Of course, one cannot spend all the time just engaging and it is key there is a balance between reaching out to end users and doing the actual work. In addition, it needs to be stated that engagement work at research institutions is not easy. One needs to have good communication skills, high level of empathy, and at the same time understand the researcher, the research they are doing and research data they are collecting. The latter is often necessary to find the common language with the researcher and to even start communication. Such mixture of the different skills might be not easy to find and might mean hiring dedicated people. In fact, when looking to appoint Data Stewards at TU Delft, we primarily searched for people with relevant research background (at least with a PhD degree) and with good communication skills, reasoning that as long as they are interested in data management, we can teach them the information and skills they require.

Searching for Data Champions

Another question was about the effort required to find Data Champions and how to motivate them to do this extra work. Kevin Ashley said that sometimes to find Data Champions it is sufficient to simply know the research community a little bit. Kevin explained that many researchers are already doing excellent good data management work and advocate for better practice within their communities anyway. Those researchers might appreciate a formal reward for their efforts by being officially recognised as Champions.

So are financial rewards necessary to motivate researchers for good data management? This is another important question. Nicole Janz, who champions good research data management, explained that her commitment to reproducible working helped her secure lectureship position. In addition, some people say that researchers are already paid to do research and that doing research equals caring about research integrity and good data management. When (in my previous job) I interviewed David Savage, Principal Investigator at the University of Cambridge, he said that it was “the responsibility of every researcher to the profession to try to produce data which is robust”.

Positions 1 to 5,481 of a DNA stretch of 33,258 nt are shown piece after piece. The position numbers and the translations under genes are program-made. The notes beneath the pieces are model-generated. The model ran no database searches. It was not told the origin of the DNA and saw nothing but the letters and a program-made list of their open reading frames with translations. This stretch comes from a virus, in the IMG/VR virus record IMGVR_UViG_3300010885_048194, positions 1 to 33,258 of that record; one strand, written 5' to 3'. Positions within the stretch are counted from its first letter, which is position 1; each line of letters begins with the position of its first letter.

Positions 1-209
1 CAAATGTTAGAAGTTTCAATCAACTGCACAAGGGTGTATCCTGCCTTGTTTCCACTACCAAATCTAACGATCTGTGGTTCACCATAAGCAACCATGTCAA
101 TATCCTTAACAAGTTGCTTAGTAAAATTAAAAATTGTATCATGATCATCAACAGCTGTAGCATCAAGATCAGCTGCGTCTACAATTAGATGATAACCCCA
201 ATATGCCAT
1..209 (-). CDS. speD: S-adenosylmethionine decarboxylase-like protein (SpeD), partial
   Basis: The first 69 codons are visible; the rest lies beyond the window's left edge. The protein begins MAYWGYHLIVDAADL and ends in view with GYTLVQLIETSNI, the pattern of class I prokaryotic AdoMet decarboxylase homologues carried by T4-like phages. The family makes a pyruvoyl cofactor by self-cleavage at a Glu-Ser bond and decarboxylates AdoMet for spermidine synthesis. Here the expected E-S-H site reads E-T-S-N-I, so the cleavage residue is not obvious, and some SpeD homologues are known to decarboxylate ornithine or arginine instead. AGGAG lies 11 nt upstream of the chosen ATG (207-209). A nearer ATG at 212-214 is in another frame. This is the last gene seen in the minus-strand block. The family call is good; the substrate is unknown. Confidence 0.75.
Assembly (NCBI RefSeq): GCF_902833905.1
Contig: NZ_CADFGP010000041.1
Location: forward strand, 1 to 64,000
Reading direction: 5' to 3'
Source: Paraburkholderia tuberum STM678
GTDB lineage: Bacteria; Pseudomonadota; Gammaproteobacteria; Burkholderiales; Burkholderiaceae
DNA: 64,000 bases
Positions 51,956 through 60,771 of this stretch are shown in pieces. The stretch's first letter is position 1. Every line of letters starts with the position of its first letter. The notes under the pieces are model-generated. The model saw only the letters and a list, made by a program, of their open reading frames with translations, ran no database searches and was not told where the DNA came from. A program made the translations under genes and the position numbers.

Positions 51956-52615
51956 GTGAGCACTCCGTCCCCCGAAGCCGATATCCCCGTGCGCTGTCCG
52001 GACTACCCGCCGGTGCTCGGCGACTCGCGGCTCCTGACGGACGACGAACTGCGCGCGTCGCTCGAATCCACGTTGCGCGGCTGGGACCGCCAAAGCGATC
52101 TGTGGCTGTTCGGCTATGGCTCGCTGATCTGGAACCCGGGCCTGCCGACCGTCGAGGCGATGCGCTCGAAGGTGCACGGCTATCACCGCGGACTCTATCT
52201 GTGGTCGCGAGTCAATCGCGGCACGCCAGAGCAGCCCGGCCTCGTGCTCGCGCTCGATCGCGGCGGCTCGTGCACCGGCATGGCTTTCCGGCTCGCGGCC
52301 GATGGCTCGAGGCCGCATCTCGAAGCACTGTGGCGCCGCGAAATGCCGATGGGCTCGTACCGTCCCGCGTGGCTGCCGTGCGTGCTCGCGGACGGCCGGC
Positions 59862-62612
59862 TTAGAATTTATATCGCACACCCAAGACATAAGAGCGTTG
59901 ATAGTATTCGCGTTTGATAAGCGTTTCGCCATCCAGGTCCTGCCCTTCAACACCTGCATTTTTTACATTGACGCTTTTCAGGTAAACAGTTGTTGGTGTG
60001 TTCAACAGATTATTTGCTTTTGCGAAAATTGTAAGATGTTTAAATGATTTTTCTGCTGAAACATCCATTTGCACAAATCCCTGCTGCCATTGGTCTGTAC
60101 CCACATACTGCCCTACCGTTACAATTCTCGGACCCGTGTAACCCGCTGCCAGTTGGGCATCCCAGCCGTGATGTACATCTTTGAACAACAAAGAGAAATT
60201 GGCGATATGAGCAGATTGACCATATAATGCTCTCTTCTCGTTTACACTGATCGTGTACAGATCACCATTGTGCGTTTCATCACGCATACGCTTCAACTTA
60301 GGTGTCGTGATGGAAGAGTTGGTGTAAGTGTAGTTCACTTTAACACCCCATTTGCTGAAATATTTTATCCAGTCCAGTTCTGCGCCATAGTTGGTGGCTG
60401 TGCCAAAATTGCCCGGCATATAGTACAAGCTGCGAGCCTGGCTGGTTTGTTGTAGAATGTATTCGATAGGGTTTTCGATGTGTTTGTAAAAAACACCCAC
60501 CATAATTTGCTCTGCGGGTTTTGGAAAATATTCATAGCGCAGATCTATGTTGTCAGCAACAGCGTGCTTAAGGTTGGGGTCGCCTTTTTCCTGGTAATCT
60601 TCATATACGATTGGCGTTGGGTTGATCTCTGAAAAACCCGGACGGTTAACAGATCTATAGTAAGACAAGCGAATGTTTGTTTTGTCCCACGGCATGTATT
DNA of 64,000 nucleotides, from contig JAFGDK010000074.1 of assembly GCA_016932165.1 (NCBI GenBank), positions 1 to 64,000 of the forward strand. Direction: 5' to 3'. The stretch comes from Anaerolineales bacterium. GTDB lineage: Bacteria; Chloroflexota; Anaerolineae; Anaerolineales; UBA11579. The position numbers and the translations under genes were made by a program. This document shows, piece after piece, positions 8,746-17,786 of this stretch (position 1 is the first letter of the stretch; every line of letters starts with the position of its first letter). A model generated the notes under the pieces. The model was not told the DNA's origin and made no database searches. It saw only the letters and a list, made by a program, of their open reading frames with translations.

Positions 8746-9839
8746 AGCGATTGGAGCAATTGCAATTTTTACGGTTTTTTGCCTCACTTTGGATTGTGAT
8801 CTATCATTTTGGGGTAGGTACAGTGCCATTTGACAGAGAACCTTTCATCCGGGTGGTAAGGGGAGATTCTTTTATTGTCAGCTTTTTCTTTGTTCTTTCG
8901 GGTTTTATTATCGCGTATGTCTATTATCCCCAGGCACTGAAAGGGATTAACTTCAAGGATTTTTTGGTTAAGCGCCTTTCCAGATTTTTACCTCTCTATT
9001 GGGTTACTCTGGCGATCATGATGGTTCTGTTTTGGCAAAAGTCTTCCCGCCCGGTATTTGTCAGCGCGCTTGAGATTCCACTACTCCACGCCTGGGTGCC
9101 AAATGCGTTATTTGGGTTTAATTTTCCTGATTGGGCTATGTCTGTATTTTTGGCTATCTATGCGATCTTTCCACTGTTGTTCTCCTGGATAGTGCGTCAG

I personally think that the lack of dedicated financial rewards should not justify the lack of good data management practices. Yet, it is one thing to adhere to data management practices, and another to advocate within own research community, which requires time and resources. I think that the latter needs to be formally recognised and appropriately rewarded. However, in order for this to be sustainable, the whole academic rewards system should be drastically revised. Currently, researchers tend to be rewarded for the number of high impact factor publications, rather than quality research and good data management.

Thankfully, the European Commission’s Working Group on Open Science Rewards published the report “Evaluation of Research Careers fully acknowledging Open Science Practices”, which proposes that researchers should be rewarded for their commitment to practising Open Science. The report also contains a very useful matrix with evaluation criteria for assessing Open Science activities and suggests that the commitment to practising Open Science should be implemented in FP9 funding scheme (the successor of H2020). In addition, the report proposes that research performing organisations should use these criteria in their hiring and promotion practices.

So I strongly believe that change is coming (and hopefully in not too long).


I would like to thank Raman Ganguly, Paolo Budroni, Kevin Ashley, Barbara Sanchez Solis, Aude Dieude and Rainer Stotzka for inspiring discussions on the topic.

Additional resources

For those interested in rolling out Data Champions programmes at their institutions, the University of Cambridge published the materials used to promote their Data Champions initiative: